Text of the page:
patches from my BSP I'd need to reference it explicitly in SRC_URI
(along with using "nopatch" in the right places to avoid the
already-applied patches to get applied twice).

I have the feeling that I'm lacking the rationale behind this, and
would need to understand this better to make things right in this BSP.
Especially:
- at first sight, having the patches both applied to linux-yocto and
referenced in yocto-kernel-cache just to be skipped on parsing looks
like both information duplication and parsing of unused lines
At least some of this is mentioned in the advanced section of the
kernel-dev manual, but I can summarize/reword things here, and
I'm also doing a presentation related to this in the Yocto summit at
the end of this month.

The big thing to remember, is that the configuration and changes
you see in that repository, are not only for yocto purposes. The
concepts and structure pre-date when they were first brought in
to generate reference kernels over 10 years ago (the implementation
has changed, but the concepts are still the same). To this day,
there still are cases that they are used with just a kernel tree and
cross toolchain.

With that in mind, the meta-data is used for many different things

- It organizes patches / features and their configuration into
reusable blocks. At the same time documenting the changes
that we have applied to a tree
- It makes those patches and configuration blocks available to
other kernel trees (for whatever reason).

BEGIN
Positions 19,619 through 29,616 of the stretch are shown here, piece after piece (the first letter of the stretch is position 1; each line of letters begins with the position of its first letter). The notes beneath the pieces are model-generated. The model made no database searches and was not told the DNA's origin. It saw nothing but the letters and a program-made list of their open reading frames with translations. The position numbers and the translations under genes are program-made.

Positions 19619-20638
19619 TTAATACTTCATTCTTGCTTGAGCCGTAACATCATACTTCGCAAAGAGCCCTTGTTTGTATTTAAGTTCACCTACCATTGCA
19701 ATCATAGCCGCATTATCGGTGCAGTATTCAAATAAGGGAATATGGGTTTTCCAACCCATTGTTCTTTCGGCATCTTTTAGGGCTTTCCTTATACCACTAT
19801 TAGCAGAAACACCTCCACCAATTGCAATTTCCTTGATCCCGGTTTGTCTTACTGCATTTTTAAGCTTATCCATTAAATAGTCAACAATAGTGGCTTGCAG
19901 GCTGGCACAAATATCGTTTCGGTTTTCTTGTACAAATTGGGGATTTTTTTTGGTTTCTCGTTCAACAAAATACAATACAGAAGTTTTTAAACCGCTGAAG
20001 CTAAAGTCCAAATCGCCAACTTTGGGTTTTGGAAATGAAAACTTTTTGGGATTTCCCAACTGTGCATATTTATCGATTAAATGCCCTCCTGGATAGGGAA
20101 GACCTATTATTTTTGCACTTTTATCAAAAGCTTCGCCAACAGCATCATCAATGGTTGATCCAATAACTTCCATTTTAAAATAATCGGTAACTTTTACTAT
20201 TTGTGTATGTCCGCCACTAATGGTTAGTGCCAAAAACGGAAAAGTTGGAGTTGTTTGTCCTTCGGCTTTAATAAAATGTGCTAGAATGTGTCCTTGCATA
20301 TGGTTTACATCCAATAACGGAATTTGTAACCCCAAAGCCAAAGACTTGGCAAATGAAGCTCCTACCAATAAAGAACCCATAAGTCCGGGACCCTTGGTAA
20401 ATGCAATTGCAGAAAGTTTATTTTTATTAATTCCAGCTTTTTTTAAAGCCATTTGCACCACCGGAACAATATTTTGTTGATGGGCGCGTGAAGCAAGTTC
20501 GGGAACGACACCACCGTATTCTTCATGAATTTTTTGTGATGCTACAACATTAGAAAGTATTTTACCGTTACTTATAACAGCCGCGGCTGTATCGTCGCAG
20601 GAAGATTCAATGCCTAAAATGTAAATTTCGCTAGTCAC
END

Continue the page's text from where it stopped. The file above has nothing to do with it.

- It configures the tree during the build process, reusing both
configuration only and patch + configuration blocks
- It is used to generate a history clean tree from scratch for
each new supported kernel. Which is what I do when creating
new linux-yocto-dev references, and the new <version>/standard/*
branches in linux-yocto.
I'd think (and I take your further remarks about workflow as confirming
this), that when upgrading the kernel the best tool would be git-rebase.
Then, regenerating the linux-yocto branches would only be a akin to a
check that the metadata is in sync with the new tree you rebased ?

If that conclusion is correct, wouldn't it be possible to avoid using the
linux-yocto branches directly, and let all the patches be applied at
do_patch time ? That would be much more similar to the standard
package workflow (and thus lower the barrier for approaching the
kernel packages).


So why not just drop all the patches in the SRC_URI ? Been there,
done that. It fails spectacularly when you are managing queues of
hundreds of potentially conflicting patches (rt, yaffs, aufs, ... etc, etc)
and then attempting to constantly merge -stable and other kernel
trees into the repository. git is the tool for managing that, not stacks
of patches. You spend your entire life fixing patch errors and refreshing
fuzz (again, been there, done that).

So why not just keep a history and constantly merge new versions
into it ? Been there, done that. You end up with an absolute garbage
history of octopus merges and changes that are completely hidden,
non-obvious and useless for collaborating with other kernel projects.
Try merging a new kernel version into those same big features, it's
nearly impossible and you have a franken-kernel that you end up trying
to support and fix yourself. All the bugs are yours and yours alone.

So that's why there's a repository that tracks the patches and the
configuration and is used for multiple purposes. Keeping the patches